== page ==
•     In general, if a patient is getting better within three months of the surgery, he or she should continue to get better.
  •     If there has not been any improvement in the pain approximately three months after the decompression procedure, then the back surgery can be assumed to be unsuccessful and further action will be necessary.
  •     During the first three months after surgery, the success of the procedure cannot be judged, as enough time has not passed to allow for healing and decreased inflammation.


There are a couple other things to consider with these lumbar procedures. 

Decompression of the lumbar spine will usually relieve the patient’s leg pain directly after the surgery. However, for 10-20% of patients, the pain will continue until the nerve starts to heal. In some cases, the pain may even be worse for a while after the back surgery because operating around the nerve root creates some increased swelling and this leads to pain. 

It usually takes far longer for symptoms of numbness, tingling, or weakness to resolve. It may take up to a year after surgery for these symptoms to subside. If these symptoms persist after a year, they probably are signs of permanent nerve damage and they are now unlikely to improve in any length of time.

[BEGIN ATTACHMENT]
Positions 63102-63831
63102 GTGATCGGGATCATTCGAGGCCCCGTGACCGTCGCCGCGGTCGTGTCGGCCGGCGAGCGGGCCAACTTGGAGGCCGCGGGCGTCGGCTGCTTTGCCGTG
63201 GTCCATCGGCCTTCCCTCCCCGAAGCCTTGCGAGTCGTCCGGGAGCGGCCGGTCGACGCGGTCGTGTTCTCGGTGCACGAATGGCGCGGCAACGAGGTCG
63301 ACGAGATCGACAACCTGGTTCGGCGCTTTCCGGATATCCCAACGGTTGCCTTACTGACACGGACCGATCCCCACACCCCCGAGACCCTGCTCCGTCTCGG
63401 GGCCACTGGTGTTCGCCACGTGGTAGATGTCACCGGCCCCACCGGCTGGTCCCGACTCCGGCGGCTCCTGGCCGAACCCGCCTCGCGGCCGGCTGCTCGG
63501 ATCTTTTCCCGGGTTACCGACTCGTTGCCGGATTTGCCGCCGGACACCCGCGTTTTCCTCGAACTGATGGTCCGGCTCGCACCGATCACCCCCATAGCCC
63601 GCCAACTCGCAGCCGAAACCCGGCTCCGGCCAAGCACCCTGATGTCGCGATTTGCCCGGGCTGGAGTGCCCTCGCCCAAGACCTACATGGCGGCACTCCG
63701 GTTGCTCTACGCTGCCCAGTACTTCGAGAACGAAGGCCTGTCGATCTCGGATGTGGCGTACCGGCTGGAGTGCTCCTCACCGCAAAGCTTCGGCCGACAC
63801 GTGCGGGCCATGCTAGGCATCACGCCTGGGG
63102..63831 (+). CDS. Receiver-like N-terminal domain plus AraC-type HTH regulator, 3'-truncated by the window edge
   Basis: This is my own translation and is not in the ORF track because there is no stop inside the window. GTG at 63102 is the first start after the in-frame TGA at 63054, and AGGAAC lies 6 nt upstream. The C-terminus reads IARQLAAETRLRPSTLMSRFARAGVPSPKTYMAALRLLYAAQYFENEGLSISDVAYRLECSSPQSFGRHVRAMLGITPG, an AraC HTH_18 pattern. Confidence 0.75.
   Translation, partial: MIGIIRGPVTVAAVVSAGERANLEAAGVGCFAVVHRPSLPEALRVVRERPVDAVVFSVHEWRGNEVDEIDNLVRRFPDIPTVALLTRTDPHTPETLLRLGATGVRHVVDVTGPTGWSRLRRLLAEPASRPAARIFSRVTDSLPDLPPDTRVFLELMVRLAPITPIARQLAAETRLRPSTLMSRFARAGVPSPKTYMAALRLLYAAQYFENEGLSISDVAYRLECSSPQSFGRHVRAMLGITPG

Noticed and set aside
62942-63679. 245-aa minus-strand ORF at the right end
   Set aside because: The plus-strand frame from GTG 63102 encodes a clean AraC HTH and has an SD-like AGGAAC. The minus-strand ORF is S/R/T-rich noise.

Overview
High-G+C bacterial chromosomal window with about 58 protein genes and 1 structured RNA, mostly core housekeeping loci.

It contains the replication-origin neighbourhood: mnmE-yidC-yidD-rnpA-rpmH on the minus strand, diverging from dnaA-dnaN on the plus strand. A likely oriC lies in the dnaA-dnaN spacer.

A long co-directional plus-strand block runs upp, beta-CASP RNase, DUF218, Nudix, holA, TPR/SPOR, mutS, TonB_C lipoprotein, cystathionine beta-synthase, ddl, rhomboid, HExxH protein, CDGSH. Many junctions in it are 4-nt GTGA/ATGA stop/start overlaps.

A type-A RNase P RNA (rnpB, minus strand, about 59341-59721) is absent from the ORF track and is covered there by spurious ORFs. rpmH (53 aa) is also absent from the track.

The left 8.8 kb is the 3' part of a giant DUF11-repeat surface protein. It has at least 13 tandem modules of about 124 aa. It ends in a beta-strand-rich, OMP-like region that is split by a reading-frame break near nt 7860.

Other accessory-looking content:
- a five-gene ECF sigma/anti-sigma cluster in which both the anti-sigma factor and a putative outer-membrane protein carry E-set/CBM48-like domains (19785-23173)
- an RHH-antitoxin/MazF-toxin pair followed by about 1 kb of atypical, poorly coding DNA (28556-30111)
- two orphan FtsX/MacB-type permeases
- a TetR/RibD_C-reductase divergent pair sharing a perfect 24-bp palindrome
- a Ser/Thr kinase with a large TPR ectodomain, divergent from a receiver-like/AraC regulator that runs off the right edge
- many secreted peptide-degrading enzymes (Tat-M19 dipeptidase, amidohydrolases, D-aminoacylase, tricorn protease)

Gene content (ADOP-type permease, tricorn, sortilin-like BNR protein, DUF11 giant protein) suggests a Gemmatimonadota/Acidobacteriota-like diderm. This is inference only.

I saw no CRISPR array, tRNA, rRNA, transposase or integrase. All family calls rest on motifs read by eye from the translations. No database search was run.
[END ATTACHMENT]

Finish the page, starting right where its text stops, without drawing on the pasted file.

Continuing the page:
Also, after decompression surgery, such as a discectomy, the stenosis can return at the same vertebra or at a new level. After all, the conditions that caused the initial development of compression and bone spurs may still be present. 

Pain that is relieved right after surgery but then returns abruptly is often due to recurrent lumbar disc herniation. Recurrent lumbar disc herniations happen to about 5% to 10% of patients, and they are most likely to occur during the first three months after the patient’s back surgery. 

If you’re still having pain after your back surgery, that’s something we can help with at Summit Healthcare Pain Clinic Associates. Call us at (855) 768-4968 to schedule a consultation with Dr. Trujillo.

You’ve Had Back Surgery but You Still Have Pain

istock 1055538506 1 Unlike some surgeries, such as removing a tooth or repairing a torn ligament, back surgery is not as cut and dried. Pain is a tricky thing, and even under the best circumstances with the various possible back surgeries, spine surgery is no more than 95 percent predictive of successfully removing the patient’s pain. 

When a patient has surgery, but they continue to have pain, there is a term for this — failed back surgery syndrome. This isn’t actually a syndrome, but rather simply a term to describe situations where patients have had back surgery, but they continue to experience pain afterwards.